Bugging the Strict Vegan
Entomophagy—eating insects—is getting a lot of attention these days. However, strict vegans are often uncomfortable with entomophagy based on some version of the precautionary principle: if you aren’t sure that a being isn’t sentient, then you should treat it as though it is. But not only do precautionary principle-based arguments against entomophagy fail, they seem to support the opposite conclusion: strict vegans ought to eat bugs.
KeywordsEntomophagy Insects Veganism Precautionary principle
For helpful feedback on earlier versions of this paper, thanks to James McWilliams, Jeff Sebo, and three anonymous reviewers. For a wealth of information about insecticides, thanks to Marvin Harris.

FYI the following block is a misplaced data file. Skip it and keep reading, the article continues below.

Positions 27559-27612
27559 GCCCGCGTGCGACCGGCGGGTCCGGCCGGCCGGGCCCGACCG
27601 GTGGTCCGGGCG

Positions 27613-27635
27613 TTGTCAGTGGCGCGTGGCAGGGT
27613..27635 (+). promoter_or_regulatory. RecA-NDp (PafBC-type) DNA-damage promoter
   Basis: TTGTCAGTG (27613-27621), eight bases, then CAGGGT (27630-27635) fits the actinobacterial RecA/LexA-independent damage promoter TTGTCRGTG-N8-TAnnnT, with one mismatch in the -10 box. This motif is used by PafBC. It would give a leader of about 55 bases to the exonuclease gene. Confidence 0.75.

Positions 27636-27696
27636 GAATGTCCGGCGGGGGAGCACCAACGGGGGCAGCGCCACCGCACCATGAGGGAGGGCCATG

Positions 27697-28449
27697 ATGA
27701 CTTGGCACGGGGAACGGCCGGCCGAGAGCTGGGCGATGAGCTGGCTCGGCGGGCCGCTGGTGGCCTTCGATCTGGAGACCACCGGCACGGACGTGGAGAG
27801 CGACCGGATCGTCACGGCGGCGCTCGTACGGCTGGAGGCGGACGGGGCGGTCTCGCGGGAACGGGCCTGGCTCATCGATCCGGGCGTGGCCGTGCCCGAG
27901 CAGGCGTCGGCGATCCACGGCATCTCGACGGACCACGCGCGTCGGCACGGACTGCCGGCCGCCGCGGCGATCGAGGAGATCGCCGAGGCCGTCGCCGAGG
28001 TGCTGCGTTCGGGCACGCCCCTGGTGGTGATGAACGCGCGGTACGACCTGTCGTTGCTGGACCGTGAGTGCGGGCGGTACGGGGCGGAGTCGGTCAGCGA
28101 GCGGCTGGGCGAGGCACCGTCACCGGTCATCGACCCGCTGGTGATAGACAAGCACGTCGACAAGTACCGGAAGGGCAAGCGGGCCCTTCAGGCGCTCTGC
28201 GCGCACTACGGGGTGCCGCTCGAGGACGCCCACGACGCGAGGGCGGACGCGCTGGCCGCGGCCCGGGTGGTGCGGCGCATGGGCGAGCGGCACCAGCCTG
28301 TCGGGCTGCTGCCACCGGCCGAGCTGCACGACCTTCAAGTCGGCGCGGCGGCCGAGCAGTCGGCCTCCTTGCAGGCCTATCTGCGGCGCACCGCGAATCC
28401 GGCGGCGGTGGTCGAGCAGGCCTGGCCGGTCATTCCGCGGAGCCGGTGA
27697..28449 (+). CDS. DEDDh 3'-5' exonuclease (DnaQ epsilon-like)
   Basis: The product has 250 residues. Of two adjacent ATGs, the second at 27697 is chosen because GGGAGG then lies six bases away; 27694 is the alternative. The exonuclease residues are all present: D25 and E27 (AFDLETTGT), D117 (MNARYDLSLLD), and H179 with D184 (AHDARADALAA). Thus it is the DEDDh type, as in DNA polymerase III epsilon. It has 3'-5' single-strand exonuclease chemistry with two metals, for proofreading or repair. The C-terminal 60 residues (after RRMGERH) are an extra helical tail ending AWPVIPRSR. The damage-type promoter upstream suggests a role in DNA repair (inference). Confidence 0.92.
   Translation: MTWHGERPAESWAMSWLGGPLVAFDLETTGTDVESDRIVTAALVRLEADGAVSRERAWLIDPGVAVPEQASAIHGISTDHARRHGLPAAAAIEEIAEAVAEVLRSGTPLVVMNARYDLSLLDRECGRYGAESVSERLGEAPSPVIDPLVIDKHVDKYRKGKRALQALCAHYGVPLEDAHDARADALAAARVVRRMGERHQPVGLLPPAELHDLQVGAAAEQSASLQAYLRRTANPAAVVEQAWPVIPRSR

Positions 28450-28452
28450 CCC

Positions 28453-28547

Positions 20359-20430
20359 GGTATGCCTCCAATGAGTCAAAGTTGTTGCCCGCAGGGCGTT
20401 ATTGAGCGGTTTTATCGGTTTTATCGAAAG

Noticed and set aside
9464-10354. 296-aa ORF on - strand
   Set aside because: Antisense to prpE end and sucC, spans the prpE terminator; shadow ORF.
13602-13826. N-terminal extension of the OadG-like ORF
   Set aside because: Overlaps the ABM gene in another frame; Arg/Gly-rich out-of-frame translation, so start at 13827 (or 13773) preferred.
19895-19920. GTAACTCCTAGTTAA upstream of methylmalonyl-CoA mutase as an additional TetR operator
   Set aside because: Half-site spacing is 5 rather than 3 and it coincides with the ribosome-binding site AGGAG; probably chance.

- Archer, M. (2011). Ordering the vegetarian meal? There’s more animal blood on your hands. The Conversation, Dec 15. http://theconversation.edu.au/ordering-the-vegetarian-meal-theres-more-animal-blood-on-your-hands-4659.
- Bradshaw, R. H. (1998). Consciousness in non-human animals: Adopting the precautionary principle. Journal of Consciousness Studies, 5(1), 108–114.Google Scholar
- Regan, T. (1983). The case for animal rights. Berkeley: University of California Press.Google Scholar
- Sabrosky, C. W. (1952). How many insects are there? In Insects: The yearbook of agriculture. Washington, DC: US Dept. of Agriculture.Google Scholar
- Sebo, Jeff. ms. Reconsider the Lobster (Unpublished manuscript).Google Scholar